Cholesterol is VASTLY misunderstood, and remains one of those topics that is met with a lot of negativity and bad press, but this is largely to do with assumptions that are made based on hearsay and inaccurate sources of information.

So, what exactly is cholesterol? Certainly not the demon it’s been made out to be in the past, that’s for sure. Cholesterol is a comprised of a waxy type substance, found within cell membranes and blood plasma; it is involved in a multitude of biological processes, to include the synthesis of hormones (yes, that includes the sex hormones, and yes, that’s inclusive of anabolic testosterone), bile, and the metabolism of fat-soluble vitamins. It is also imperative to cell membrane structure (and the maintenance of this), and healthy neuron function. It’s quintessential to the body’s functionality.

Because of its importance, the body has a finely-tuned mechanism for ensuring that cholesterol production is regulated; this is where the popular myth that dietary sources of cholesterol are bad for you, can be expelled. The liver is said to produce somewhere between 1000mg-14000mg of cholesterol daily. If the intake of dietary cholesterol is high, the liver will produce less. Likewise, if intake is low, the liver will produce more, in order to compensate. So, whereas foods that are a source of cholesterol – such as eggs – used to be associated with ‘raised cholesterol levels’, these oval-shaped wonders are finally being given the recognition they deserve. Eggs are quite simply, nutritional powerhouses. If you need further clarification on this, consider that they were the vessel in which a chicken/hen (etc.) would be kept safe until ready to hatch, so they’re naturally designed to be nutritionally sound!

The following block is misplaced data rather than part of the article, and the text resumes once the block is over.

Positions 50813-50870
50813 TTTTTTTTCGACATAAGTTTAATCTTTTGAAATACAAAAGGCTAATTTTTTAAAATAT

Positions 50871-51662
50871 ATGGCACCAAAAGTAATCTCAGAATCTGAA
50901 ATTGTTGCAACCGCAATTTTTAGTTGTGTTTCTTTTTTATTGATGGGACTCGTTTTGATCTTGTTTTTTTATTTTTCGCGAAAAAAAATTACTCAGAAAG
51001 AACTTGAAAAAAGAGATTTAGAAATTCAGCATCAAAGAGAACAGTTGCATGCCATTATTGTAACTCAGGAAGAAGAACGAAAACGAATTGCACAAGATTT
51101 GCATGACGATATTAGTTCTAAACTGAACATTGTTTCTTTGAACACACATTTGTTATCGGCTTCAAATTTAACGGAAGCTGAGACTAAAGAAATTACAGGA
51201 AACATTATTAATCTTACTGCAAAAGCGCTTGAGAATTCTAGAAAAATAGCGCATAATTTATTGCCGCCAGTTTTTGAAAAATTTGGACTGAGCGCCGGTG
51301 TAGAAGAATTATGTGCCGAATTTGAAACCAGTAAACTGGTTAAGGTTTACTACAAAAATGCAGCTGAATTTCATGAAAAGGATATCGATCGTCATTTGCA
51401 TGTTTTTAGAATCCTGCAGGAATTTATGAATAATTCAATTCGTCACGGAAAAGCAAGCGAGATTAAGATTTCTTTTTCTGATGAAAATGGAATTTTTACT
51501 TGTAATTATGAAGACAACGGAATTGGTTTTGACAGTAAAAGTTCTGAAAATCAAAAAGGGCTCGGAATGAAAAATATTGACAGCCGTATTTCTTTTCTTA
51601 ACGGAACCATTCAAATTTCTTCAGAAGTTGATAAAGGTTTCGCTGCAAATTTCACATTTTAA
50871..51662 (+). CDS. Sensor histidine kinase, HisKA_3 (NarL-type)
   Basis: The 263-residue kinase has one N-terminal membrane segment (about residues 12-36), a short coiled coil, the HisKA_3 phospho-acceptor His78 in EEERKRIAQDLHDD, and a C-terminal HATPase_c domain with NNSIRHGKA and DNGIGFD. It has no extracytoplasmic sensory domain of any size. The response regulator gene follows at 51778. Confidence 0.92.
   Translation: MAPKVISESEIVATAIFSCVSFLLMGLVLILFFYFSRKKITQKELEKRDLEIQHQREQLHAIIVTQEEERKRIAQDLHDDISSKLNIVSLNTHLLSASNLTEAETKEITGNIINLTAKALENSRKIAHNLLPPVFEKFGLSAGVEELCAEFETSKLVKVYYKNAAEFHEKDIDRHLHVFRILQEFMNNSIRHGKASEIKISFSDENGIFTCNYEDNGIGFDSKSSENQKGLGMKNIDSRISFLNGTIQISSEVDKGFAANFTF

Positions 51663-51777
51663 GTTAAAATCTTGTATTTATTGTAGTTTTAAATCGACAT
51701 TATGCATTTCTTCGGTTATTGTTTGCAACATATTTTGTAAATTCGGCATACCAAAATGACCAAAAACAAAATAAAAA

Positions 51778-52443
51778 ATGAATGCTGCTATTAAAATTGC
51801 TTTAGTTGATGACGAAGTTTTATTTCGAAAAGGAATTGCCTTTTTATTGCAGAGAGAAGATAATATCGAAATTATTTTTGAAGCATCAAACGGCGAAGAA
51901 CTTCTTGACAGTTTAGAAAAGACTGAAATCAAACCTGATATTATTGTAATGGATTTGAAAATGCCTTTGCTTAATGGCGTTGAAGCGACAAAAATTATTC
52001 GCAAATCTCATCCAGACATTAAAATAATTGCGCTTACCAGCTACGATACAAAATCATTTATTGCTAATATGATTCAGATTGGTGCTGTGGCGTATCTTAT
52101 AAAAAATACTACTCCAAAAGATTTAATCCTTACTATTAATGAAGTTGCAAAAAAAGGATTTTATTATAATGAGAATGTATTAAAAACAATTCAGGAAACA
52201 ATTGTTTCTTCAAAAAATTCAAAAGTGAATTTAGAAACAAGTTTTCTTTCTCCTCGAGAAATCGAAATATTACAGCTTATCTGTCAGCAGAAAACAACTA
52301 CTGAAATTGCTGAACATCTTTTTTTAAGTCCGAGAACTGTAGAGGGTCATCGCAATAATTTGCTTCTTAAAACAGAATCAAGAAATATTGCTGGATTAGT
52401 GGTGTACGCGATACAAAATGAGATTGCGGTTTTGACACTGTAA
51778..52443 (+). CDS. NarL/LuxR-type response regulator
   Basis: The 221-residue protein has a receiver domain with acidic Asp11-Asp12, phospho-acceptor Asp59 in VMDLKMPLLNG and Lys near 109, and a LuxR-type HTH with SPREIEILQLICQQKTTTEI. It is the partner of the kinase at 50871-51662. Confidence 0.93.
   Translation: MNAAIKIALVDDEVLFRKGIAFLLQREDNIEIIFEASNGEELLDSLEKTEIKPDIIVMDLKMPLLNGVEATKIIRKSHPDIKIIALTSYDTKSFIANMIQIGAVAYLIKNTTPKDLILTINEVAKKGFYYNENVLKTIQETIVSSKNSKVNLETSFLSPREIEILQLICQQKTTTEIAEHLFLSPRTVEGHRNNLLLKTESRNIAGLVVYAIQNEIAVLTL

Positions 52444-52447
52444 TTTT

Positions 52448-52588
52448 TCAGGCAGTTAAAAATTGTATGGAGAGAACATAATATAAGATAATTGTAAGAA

So, what is raised cholesterol, and why is it ‘dangerous’; indeed, is it ‘dangerous’? Whilst it would be unethical to give a widespread answer on this one, a more detailed explanation of what this term actually refers to, may help to clarify things.

There are two, commonly known types of cholesterol: high density lipoproteins (HDL) and low density lipoproteins (LDL), and this is where much of the confusion and controversy lies. Lipoproteins, are not actually cholesterol themselves – they are comprised of water soluble proteins that surround small, globular particles of fat. The role of the latter is to carry cholesterol from the liver to the organs in the body; the former carries out the opposite route, removing any excess cholesterol also. For various reasons, LDL cholesterol has been given the ‘thumbs down’.

This is not entirely accurate – it is actually not cholesterol itself that is considered to pose a risk to health, but the lipoprotein part of LDLs molecules. Further research has also indicated that the smaller LDL molecules seem to be linked to the formation of atherosclerosis (plaque formed in arteries). It may be even more surprising that there is strong evidence to suggest it is actually a diet high in refined carbs./sugars that contribute to this; it has nothing to do with dietary cholesterol or fats. So having ‘high cholesterol’ does not necessarily indicate that you are in poor health, or at risk of developing cardiovascular disease.